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Probate Process in Ontario

Probate Process in Ontario

Wills & Estates Law, Probate

Updated on 

Probate in Ontario is a legal process following an individual’s death. It involves court approval of the will and authorizing the executor(s) to distribute the estate according to the will’s directives. This article provides an overview of the process for legal professionals, executors and beneficiaries.

What is Probate?

What is Probate

Probate, also known as the Certificate of Appointment of Estate Trustee in Ontario, is a legal process involving getting a will validated by the court. This process authorizes the executor named in the will to manage the deceased’s estate. You must apply to the Ontario Superior Court of Justice to start the process. The application also requires you to provide the deceased’s last will and testament, a detailed inventory of the estate’s assets, and other necessary documents.

The Certificate of Appointment confirms the validity of the will and the executor’s authority to distribute the estate’s assets according to the deceased’s wishes. The primary purpose of probate is to ensure that the interests of those entitled to the estate are protected, debts and taxes are paid, and any disputes that arise regarding the will’s validity or the distribution of assets are resolved through a formal mechanism.

Initiating the Probate Process If There is a Will

When there is a will present, administering an estate in Ontario involves several steps to ensure that the deceased’s assets are distributed according to their wishes in a legally recognized manner. This process, while complex, provides a pathway for executors to follow. Here’s an overview of the main steps involved when there is a will:

Step 1: Locating the Will

The first step in the process is locating the original will, which is essential for the probate application. The will specifies the executor, who is responsible for carrying out the instructions in the document.

Locating the Will

Step 2: Notifying Beneficiaries and Others

Ontario law requires that beneficiaries and other parties be notified of the probate application. This ensures transparency and allows any contests or claims against the will or estate to be brought forward.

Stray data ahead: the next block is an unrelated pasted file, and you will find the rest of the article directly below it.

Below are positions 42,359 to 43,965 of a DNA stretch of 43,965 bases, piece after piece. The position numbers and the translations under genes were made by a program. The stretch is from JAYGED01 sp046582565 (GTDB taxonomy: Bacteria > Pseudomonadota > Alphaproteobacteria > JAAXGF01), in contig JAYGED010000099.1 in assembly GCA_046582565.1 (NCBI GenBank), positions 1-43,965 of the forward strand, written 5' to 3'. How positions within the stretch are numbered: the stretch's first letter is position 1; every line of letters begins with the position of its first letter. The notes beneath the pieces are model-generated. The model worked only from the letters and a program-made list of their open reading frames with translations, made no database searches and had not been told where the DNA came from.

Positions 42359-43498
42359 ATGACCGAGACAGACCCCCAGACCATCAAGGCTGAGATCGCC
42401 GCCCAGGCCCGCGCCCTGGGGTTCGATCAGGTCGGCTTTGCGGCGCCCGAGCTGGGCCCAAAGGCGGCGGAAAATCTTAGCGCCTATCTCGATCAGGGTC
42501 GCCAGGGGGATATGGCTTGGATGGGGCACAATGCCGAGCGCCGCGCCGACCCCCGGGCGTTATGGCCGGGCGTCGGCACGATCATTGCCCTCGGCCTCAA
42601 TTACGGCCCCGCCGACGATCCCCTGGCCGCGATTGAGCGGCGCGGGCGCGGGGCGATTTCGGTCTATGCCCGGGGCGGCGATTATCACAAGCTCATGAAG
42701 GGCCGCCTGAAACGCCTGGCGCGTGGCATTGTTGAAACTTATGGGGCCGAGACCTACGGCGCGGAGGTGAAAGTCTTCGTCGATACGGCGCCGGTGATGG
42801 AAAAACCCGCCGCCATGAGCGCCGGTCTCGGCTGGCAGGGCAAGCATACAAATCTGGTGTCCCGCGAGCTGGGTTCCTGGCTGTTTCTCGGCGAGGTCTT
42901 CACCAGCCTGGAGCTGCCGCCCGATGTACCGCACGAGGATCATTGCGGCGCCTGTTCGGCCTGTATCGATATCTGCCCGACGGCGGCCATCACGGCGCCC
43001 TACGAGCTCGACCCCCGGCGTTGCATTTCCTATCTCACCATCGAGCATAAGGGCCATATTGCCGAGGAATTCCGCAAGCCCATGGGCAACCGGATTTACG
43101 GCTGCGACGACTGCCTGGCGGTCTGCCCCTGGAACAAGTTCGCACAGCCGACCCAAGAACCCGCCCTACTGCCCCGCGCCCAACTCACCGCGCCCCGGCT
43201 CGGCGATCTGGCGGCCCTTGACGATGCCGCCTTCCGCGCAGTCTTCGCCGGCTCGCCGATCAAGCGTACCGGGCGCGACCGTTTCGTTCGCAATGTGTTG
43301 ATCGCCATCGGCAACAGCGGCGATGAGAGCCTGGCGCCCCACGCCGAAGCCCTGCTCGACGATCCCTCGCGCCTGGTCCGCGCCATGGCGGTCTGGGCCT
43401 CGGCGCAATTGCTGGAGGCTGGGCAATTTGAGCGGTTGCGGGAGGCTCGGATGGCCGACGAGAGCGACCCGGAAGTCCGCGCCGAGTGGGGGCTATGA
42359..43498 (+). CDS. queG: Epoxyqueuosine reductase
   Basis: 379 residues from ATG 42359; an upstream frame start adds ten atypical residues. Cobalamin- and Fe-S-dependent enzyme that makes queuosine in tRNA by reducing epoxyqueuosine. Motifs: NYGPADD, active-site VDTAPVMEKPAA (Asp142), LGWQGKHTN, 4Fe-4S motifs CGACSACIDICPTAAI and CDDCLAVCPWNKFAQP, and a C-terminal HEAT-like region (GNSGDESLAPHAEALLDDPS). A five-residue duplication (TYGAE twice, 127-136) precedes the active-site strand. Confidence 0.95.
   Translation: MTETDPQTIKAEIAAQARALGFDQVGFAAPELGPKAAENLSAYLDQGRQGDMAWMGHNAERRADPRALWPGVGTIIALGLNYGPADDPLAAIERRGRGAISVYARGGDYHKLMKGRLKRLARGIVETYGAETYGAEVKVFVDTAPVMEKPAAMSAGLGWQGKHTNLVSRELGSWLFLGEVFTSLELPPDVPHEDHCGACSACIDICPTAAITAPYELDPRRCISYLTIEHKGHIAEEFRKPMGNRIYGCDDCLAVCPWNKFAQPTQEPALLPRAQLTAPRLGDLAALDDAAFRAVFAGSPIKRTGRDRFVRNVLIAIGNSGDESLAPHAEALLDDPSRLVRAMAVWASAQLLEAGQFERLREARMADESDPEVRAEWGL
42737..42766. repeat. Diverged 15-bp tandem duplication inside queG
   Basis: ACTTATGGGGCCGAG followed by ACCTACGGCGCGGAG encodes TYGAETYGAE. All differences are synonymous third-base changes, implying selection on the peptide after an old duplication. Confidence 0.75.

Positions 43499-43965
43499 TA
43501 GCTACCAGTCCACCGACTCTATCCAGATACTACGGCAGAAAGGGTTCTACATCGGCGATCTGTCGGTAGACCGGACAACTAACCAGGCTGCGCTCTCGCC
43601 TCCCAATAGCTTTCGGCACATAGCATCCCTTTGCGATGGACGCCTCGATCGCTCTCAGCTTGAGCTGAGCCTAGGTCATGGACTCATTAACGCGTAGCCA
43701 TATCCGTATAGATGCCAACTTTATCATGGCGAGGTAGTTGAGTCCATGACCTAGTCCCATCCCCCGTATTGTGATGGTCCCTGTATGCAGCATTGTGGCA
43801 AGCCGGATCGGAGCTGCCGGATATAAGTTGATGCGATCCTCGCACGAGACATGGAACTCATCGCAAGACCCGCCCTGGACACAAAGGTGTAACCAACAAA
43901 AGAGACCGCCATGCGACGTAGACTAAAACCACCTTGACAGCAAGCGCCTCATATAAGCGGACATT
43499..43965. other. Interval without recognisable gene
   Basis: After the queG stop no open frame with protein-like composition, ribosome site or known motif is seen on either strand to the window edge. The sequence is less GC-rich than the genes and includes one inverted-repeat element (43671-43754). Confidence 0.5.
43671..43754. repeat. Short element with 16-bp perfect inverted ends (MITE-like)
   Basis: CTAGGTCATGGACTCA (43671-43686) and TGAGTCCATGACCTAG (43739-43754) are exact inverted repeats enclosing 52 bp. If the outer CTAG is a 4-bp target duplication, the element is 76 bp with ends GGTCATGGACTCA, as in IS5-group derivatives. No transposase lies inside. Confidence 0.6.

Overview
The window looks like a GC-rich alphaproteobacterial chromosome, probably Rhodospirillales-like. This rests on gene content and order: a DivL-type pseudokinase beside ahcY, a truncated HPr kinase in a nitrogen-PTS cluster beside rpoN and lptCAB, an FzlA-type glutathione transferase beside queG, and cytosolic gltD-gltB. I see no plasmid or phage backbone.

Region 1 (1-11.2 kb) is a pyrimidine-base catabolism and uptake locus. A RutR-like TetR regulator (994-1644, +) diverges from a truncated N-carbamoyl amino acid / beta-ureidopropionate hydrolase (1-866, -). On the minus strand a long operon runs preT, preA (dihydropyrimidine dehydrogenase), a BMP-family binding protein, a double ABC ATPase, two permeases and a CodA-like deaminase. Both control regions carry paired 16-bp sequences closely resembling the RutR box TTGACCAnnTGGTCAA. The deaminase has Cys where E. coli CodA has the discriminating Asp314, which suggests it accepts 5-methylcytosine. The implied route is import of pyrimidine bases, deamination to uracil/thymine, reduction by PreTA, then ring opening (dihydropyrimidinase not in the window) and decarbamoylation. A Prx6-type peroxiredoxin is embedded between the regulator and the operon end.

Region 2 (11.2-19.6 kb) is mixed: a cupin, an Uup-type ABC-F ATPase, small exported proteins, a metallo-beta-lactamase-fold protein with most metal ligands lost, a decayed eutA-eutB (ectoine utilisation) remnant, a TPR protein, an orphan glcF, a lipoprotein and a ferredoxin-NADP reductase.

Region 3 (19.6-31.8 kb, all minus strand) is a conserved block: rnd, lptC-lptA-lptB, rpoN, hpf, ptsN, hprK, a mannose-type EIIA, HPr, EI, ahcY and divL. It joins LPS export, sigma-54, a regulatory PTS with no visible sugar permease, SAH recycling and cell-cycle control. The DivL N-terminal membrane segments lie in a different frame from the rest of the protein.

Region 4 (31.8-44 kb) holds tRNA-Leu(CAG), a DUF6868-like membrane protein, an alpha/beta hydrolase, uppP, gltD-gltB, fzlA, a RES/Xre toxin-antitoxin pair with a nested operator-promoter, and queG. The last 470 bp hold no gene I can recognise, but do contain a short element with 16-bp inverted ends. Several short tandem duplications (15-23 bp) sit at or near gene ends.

Step 3: Applying for Certificate of Appointment of Estate Trustee with a Will

The executor in the will must apply for a Certificate of Appointment of Estate Trustee with a Will (formerly known as probate) to be legally authorized to manage and distribute the estate’s assets. This involves submitting the original will, a death certificate, a detailed inventory of the deceased’s assets and liabilities, and the completed application forms to the Ontario Superior Court of Justice. Estate Forms under Rule 74, 74.1 and 75 of the Rules of Civil Procedure are used in this process.

If your probate application is granted, you will receive a Certificate of Appointment of Estate Trustee. This certificate gives the executor the power to manage the assets in the estate and pay off any debts owed by the estate. In simpler terms, they will be able to start distributing assets to the beneficiaries of the estate. If there are any issues, the court may review the application to determine next steps. If there is incomplete or incorrect information, you will have the opportunity to submit revised or additional materials.

Step 4: Valuing the Estate

The executor needs to accurately value the estate’s assets and liabilities as of the date of death. This valuation is essential for several reasons, including the calculation of estate administration tax and the equitable distribution of assets to beneficiaries.

Step 5: Pay Estate Administration Tax

Based on the total value of the estate’s assets, the executor must calculate and pay the estate administration tax to the Ontario Ministry of Finance. This payment is generally required at the time of submitting the probate application. To calculate the Estate Administration Tax, you can use the calculator here.

Estate ValueEstate Administration Tax
Under $50,000$0
Over $50,000$15 for every $1,000
Fees are valid as of February 2024, as per Ontario Estate Administration Tax Website.

Step 6: Pay Debts